Summary of F.C.C. v. Beach Communications, Inc., 508 U.S. 307 (1993)
Facts: Congress enacted Cable Comm Act which provided for franchising of cable systems by local govt. A franchise is established through the definition of a cable system or “any facility designed to provide video programming to multiple subscribers through closed transmission paths." This does not include a cable system that serves only subscribers in 1 or more multiple dwelling units under common ownership or control, unless that facility uses a public right of way. The FCC determined that SMATV systems that serve multiple buildings are cable systems.
Issue(s): Whether the distinctions within the Cable Comm Act have a rational basis under the DP Cl of the 5th ?
Holding: Yes, there are plausible rationales unrelated to the use of public rights of way for regulating cable facilities serving separately owned and managed buildings.
Procedure: FCC ruled against Respondent SMATV operators who petitioned Ct of App for review–held–the Act’s exemption violates the implied EP guarantee of DP Cl. and no rational basis exists on the record. U.S.S.Ct. Reversed.
Rule(s): 5th Amend
Rationale: Whether in 5th or 14th Equal protection is not a license for Cts to judge the wisdom of legislation. If a statutory distinction neither proceeds along suspect lines nor infringes fundamental rights, it must be upheld if there is any conceivable set of facts that could provide a rational basis for the classification. IF there are at least plausible reasons, the inquiry ends.
A classification in a statute has a strong presumption of validity and those attacking have Bo’P.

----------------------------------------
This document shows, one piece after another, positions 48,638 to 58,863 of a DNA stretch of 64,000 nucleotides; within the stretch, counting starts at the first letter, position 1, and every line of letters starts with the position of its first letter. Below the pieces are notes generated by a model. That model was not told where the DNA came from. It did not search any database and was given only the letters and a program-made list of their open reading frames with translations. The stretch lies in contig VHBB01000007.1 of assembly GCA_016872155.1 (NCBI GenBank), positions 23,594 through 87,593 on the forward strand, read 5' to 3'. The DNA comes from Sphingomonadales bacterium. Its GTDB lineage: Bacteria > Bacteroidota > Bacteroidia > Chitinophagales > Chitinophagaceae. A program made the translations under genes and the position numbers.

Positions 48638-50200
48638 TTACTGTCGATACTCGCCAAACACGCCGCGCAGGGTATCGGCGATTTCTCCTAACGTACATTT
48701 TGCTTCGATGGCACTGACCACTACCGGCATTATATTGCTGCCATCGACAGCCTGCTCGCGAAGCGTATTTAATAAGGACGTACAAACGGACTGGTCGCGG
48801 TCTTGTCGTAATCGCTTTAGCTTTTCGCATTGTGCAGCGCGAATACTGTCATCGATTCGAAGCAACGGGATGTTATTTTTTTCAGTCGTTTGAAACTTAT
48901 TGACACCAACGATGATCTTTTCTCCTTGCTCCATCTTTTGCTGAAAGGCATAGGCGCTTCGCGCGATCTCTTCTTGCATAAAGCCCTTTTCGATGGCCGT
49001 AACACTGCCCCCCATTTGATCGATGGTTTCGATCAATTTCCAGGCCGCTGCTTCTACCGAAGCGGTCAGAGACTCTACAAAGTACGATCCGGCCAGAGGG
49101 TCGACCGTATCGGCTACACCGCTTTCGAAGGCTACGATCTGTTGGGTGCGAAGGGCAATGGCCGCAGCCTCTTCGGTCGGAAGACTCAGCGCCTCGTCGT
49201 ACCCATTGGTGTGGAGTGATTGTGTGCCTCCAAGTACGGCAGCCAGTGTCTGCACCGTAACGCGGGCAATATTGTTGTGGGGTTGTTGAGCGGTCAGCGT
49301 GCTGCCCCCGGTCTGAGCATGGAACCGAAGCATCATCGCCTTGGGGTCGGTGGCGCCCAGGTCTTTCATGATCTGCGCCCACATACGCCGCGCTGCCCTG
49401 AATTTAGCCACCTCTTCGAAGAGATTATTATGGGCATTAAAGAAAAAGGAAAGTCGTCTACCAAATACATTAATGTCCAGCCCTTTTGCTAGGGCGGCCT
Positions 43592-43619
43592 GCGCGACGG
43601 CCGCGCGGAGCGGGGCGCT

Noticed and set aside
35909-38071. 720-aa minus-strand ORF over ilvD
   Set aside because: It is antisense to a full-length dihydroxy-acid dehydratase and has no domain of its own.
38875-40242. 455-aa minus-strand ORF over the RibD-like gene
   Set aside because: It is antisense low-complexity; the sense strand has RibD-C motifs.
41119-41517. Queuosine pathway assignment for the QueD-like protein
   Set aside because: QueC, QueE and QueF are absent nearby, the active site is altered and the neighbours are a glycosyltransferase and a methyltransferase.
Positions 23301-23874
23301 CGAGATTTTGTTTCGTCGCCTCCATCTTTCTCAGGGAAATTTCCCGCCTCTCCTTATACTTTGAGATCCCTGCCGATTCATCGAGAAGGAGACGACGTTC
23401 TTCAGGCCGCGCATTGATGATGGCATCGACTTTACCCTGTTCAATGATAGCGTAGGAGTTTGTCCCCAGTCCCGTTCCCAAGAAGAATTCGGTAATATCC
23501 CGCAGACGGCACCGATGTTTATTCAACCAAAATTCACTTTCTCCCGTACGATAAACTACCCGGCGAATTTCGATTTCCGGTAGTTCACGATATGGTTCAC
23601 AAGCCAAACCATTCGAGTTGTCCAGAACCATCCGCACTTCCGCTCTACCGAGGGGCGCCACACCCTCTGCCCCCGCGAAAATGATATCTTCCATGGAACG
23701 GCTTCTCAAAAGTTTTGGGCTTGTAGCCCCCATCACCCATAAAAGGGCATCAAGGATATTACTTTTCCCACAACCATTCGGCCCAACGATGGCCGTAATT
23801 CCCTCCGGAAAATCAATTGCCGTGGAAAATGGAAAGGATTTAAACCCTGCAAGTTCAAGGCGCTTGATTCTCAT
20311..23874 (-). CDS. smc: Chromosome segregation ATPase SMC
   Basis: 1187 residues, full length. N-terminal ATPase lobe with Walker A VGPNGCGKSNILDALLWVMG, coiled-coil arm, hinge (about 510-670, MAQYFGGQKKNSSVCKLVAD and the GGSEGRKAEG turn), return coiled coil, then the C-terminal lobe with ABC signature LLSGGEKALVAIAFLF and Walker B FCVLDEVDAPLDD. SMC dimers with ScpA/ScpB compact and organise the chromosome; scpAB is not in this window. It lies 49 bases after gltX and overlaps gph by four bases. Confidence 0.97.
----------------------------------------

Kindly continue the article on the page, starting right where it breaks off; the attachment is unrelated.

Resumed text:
An absence of legislative facts has no significance in a rational basis analysis.
By excluding from the definition of cable system those facilities that serve common owners or operators without public rights of way, the Act outlines the bounds of the regulatory field. Congress had to draw the line somewhere and choose here. The distinction is Const’l. The basis for the distinction is plausible b/c of the FCC’s earlier rationale–the number of subscribers the Comm’n gave an exemption to cable facilities was less than 50; and under common ownership the costs of regulation would outweigh the benefits to consumers. Furthermore, the potential for effective monopoly power might justify regulating the class of SMATV systems that are not exempt.
CONCUR: It is reasonable to presume that Congress was motivated by an interest in allowing property owners to exercise freedom in the use of their own property. Legislation so motivated does not violate the sovereign’s duty to govern impartially.
Pl’s A: (SMATV) Congress did not intend common ownership as a substitution for small size of the franchise since it rejected the FCC 50 subsriber exemption by omitting it from the Act.